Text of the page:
is situated on an undulating valley floor, bounded on the west by the Rapahoe Range and on the east by the Paparoa Range, and is 4 miles north of the Grey River. The surrounding country is undulating and hilly. The Greymouth-Westport coastal highway and the Greymouth-Rewanui branch railway pass through the town. A railway also links Runanga with Rapahoe. By road Runanga is 5 miles north-east of Greymouth (4 miles by rail) and 60 miles south-west of Westport.

The main primary industry of the district is coal mining, and the larger State mines are situated in the vicinity of Rapahoe (2 miles north-west) and Rewanui (5 miles north-east). Several cooperative parties work smaller mines elsewhere in the district, but chiefly on the western slopes of the Paparoa Range. A few dairy farms provide the town milk supply and also contribute part of Greymouth's town supply. Some flaxmilling is carried on. Runanga is essentially a miners' residential town providing shopping and commercial facilities.

It is believed that in precolonisation times the vicinity of Runanga was a camping place for Maoris from Mawhera (now Greymouth) who hunted birds on the nearby spurs of Paparoa Range. At various times during the late 1860s and the 1870s, and occasionally thereafter, the construction of a deep-water port near Point Elizabeth was advocated. The erratic and dangerous condition of the Grey River bar was the main reason for seeking an alternative port, but Greymouth and district interests opposed the proposals. The progress of the town and district dates from 1904, when local mines commenced to produce coal. A branch railway from Greymouth to Dunollie (1 mile north-east) was opened for traffic on 1 December 1904. On 21 January 1914 it was extended to Rewanui. In April 1920 the construction of a subsidiary line from Runanga to Rapahoe commenced and it was opened for traffic on 3 September 1923. Runanga came into existence in 1902 primarily as a planned residential centre. It was constituted a borough in 1912. The name means “assembly” or “meeting”. It is said that an important whare runanga (meeting house) stood there.

POPULATION: 1951 census, 1,828; 1956 census, 1,804; 1961 census, 1,734.

by Brian Newton Davis, M.A., Vicar, St. Philips, Karori West, Wellington and Edward Stewart Dollimore, Research Officer, Department of Lands and Survey, Wellington.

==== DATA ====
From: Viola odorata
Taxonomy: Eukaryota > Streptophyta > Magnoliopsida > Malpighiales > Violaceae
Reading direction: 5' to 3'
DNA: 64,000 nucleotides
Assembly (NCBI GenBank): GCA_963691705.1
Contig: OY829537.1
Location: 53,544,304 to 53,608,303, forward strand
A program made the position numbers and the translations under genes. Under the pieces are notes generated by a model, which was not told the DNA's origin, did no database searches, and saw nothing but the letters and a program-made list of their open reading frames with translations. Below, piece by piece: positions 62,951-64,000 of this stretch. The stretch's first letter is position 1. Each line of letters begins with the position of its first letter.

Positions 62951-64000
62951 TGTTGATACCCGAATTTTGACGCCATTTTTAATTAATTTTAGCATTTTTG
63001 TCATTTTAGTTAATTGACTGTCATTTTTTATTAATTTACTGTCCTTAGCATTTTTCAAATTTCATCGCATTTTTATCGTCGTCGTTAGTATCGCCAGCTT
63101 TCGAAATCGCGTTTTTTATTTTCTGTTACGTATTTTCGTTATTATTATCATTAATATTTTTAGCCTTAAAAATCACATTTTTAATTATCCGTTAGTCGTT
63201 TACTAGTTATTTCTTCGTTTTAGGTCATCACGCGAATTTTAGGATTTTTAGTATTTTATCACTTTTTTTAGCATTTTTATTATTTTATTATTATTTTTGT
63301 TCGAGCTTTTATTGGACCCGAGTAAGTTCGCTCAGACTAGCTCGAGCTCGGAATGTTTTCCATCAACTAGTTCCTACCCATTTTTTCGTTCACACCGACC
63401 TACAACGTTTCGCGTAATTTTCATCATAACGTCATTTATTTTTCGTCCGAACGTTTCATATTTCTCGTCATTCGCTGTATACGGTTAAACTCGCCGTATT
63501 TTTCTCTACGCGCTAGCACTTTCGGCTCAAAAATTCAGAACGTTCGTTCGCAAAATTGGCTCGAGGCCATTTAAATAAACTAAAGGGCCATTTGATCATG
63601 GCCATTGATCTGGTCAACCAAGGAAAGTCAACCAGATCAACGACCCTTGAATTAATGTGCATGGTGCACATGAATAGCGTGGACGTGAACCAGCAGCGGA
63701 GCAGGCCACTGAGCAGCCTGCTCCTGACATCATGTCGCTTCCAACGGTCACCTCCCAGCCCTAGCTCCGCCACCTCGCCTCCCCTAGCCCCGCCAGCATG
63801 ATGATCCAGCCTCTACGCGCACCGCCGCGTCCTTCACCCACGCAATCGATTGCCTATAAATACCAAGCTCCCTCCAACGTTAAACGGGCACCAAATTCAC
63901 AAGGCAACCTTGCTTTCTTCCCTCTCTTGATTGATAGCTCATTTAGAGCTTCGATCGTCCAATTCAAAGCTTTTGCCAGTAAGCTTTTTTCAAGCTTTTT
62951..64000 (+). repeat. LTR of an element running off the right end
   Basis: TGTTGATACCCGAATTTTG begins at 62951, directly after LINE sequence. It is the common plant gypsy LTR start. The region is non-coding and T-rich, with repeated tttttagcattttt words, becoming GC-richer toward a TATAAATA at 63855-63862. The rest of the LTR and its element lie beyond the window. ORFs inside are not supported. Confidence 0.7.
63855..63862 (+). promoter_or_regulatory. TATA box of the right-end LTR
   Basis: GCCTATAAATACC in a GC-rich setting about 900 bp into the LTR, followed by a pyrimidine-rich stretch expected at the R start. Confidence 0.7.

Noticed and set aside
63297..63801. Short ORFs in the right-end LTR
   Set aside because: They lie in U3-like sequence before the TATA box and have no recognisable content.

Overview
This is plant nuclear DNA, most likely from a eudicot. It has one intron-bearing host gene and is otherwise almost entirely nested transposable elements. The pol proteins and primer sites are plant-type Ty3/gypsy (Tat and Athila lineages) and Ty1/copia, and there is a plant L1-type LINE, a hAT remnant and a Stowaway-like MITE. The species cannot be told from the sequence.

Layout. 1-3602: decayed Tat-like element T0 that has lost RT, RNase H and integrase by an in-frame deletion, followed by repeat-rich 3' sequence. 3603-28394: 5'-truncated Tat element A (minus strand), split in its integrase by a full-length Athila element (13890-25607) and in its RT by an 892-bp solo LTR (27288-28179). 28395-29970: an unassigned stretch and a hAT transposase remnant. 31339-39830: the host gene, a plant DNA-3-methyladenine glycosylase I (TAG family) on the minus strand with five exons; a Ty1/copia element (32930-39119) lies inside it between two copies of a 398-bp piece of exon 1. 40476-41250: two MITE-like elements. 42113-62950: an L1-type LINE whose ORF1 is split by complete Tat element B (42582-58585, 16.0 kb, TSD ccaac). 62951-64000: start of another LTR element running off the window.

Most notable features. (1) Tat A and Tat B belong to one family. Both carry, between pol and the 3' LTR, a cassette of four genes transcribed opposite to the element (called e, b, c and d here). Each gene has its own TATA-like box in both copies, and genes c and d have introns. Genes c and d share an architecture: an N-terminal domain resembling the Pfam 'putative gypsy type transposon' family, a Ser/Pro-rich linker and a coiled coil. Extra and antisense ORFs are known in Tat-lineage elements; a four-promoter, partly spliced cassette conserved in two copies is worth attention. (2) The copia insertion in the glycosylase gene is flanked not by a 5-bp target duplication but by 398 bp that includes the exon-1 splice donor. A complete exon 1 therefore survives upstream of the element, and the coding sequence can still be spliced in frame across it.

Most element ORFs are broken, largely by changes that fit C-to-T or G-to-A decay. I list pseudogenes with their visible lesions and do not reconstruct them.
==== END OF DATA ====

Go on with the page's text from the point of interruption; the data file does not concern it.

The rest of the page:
RUSSELL, Lieutenant-Colonel Andrew Hamilton


Early settler and Minister of the Crown.

Andrew Hamilton Russell was born in 1811, the third and posthumous son of Captain Andrew Hamilton Russell of the 28th Regiment, who took part in the Battle of Copenhagen (1801), served in the Walcheren Expedition, and lost his life near Badajoz, in the Peninsular campaign. His mother was Sarah, née Blunden.

On 18 January 1828 Hamilton was commissioned as an ensign in the 22nd Regiment, being promoted to lieutenant on 23 July 1834 and captain on 31 December 1841. He saw active service in India and took part in the conquest of the Scinde. In 1842 he transferred to the 58th Regiment and served in the Southern Division of New Zealand from 9 April 1845, taking part in the operations against Te Rangihaeata in the Hutt Valley and Porirua districts. In June 1846 Governor George Grey appointed him Superintendent of Military Roads in the Wellington district and, during the next few years, he supervised the construction of the principal roads between Wellington, the Hutt Valley, and Porirua. He retired from the army in 1859 with the rank of lieutenant-colonel and took up the Mangakauri sheep station in Hawke's Bay. Russell was summoned to the Legislative Council on 2 July 1861, where he remained until 16 July 1872, when his appointment as an Inspector of Native Schools caused him to be disqualified from membership. He was Minister of Native Affairs in the unreconstructed ministry of Stafford, but resigned on 24 August 1866 in order to allow J. C. Richmond to enter. In 1874 Russell sold his Mangakauri property and returned to England.

In the early 1830s Russell married Elizabeth Ann, daughter of John Howlett of Yorkshire. He died at Fonthill, Torquay, Devonshire, on 20 April 1900. Two of his sons were commissioned in the 58th Regiment and later settled in New Zealand. The elder of these sons, Captain A. H. Russell (1837–1916), who was known as Hamilton Russell, farmed in Hawke's Bay. He married Katherine Sarah, daughter of Thomas Tinsley, and Major-General Sir Andrew Hamilton Russell was their son. Hamilton Russell returned to England and settled at the Heath House, Petersfield. The second son was Sir William Russell Russell.

The relation of the various members of the Russell family to each other is extremely confusing because no less than four generations – three of them living contemporaneously – have borne the names Andrew Hamilton.

by Bernard John Foster, M.A., Research Officer, Department of Internal Affairs, Wellington.

  • N.Z.P.D., Vol. 112, 31 Jul 1900 (Obit)
  • Hart's Army List, 1858
  • Hawke's Bay Herald, 1 Aug 1900 (Obit).


ABRAHAM, Charles John 22-Apr-09 Maurice Russell Pirani, formerly Minor Canon of St. Paul's Cathedral Church, Wellington.